The scarce water rail is present in winter in good numbers and other regular winter visitors include snipe, curlew and lapwing. Peregrine falcon can be seen hunting over the marshes. Breeding birds include reed, sedge and Cetti’s warblers, whitethroats, shelduck and moorhen.

Otters and mink are present in the marshes, water shrews are numerous, and sika and red deer graze here. Fish species include lamprey, stickleback, eel, sewin and salmon. Frogs and toads are numerous and grass snakes and adders are present on the reserve. The rich assemblage of dragonflies includes emperor, broad-bodied chaser, and southern hawker.

Rich abundance

Bishop Monkton Railway Cutting is a small haven for wildlife, tucked away within an intensively agricultural landscape. Sitting on the now-disused London and North Eastern Railway line, a part of the Harrogate to Ripon line branch, this section became disused in 1967 and is now managed by Yorkshire Wildlife Trust volunteers.

Once the railway went out of use nature began to take the site over, with flourishing wildflowers and the gradual establishment of trees and scrub around the boundaries of the site. The magnesian limestone bedrock provides the perfect conditions for a rich abundance of wildflowers within an area of increasingly rare, unimproved neutral and calcareous grassland, supporting a good range of plants, including cowslip, common spotted orchid, wild marjoram, ox-eye daisy, bird’s-foot trefoil, lady’s mantle, salad burnet and St John’s Wort. These create an attractive swathe of colour in May, June and early July.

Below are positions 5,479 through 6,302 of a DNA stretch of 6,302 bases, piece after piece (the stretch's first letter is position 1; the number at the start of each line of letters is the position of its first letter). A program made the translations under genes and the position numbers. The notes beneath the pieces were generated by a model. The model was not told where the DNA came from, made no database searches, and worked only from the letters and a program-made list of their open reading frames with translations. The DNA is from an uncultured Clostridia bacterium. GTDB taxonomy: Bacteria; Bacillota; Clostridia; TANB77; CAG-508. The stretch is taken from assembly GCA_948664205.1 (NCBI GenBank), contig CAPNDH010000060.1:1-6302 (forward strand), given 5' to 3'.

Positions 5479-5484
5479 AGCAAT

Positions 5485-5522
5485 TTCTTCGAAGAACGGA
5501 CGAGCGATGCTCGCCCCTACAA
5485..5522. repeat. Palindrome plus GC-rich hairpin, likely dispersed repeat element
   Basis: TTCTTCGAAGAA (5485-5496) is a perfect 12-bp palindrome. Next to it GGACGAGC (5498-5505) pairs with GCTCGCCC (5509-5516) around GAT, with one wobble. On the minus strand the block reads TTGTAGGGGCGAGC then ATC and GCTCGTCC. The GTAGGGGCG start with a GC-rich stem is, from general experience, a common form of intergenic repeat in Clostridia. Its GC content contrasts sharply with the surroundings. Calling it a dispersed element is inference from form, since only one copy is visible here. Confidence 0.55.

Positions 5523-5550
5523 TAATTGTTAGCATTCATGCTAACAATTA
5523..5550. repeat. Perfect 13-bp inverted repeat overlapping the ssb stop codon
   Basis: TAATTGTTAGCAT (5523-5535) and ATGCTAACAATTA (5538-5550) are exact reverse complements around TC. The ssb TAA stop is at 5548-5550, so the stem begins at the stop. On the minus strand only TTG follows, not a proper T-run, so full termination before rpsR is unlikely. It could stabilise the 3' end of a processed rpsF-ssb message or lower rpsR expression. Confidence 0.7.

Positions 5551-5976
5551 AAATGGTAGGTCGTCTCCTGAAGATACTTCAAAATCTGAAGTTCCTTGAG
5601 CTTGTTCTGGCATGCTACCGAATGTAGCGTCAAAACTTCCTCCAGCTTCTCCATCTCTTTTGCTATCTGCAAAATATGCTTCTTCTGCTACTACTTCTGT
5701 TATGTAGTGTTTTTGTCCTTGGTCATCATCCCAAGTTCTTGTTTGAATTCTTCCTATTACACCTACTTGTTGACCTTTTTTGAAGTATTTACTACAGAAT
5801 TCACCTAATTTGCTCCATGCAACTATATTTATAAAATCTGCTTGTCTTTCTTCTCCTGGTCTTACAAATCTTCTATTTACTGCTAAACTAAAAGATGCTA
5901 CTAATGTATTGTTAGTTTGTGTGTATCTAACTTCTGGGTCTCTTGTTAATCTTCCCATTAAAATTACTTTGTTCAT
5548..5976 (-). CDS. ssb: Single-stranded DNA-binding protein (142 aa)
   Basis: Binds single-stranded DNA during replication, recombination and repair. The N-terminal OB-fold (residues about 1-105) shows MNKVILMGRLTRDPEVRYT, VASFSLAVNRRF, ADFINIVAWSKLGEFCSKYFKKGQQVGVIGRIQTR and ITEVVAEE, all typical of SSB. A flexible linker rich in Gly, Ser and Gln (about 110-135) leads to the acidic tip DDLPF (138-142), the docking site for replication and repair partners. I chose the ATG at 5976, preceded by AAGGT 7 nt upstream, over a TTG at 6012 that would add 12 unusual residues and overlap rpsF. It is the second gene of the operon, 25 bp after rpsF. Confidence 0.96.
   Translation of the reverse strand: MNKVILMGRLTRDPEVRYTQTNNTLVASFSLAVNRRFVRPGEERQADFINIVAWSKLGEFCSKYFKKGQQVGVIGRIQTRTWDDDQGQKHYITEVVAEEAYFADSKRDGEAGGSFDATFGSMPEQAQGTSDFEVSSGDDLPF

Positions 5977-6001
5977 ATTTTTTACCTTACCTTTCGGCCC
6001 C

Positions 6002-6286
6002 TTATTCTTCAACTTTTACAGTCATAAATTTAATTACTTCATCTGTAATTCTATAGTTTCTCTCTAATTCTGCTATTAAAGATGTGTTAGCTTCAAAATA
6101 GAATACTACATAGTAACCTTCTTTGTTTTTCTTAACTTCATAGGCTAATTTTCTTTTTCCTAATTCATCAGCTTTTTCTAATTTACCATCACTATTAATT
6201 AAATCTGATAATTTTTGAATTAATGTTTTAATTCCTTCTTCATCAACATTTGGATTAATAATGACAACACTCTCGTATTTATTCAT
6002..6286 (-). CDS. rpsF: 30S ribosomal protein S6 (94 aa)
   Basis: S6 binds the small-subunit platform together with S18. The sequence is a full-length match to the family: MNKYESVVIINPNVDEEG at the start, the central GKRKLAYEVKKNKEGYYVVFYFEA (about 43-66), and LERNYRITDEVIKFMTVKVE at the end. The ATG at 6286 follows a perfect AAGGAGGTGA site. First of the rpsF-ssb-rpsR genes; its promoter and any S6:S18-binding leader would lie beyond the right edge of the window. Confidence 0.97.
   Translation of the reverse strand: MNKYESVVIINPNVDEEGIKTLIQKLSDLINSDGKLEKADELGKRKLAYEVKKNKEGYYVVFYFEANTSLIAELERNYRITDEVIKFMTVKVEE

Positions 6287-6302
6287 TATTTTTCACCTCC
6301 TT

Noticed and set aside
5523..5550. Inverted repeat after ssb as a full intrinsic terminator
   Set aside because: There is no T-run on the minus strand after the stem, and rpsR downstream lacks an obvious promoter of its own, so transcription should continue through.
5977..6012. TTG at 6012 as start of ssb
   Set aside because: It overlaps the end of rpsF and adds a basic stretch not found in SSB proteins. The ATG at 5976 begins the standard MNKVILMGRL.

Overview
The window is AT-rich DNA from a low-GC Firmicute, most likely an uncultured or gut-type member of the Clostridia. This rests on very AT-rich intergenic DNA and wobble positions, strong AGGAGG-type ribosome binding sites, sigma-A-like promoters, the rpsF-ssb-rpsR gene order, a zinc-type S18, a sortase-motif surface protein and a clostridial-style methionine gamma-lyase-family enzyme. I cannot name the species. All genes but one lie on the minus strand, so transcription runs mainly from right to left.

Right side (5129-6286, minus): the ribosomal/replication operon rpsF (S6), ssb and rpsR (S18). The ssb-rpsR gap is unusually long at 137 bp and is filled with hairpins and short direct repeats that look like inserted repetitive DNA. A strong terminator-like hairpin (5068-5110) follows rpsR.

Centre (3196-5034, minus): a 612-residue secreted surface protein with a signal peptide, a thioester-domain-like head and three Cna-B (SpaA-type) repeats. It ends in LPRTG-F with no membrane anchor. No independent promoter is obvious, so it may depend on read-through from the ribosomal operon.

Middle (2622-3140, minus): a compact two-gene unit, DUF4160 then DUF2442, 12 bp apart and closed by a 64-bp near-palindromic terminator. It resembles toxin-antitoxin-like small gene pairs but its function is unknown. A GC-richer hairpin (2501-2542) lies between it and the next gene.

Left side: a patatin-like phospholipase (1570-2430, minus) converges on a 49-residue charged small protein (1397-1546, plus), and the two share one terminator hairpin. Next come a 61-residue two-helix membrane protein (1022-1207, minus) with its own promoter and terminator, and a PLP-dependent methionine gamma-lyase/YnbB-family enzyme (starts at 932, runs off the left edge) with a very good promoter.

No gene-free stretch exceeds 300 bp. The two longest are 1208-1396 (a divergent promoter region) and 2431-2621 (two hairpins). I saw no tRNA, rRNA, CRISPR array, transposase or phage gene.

Before 1967, when the line was still in use, there was a small hut for the railway workers complete with a garden, plants from which still survive today. Whilst not native, these plants do provide an additional food source for insects and give an insight into the site’s past.

Along with other relics of our industrial past, such as quarries, pits and mines, abandoned railways offer fascinating wildlife opportunities for all to enjoy.

Written by Melanie Oxley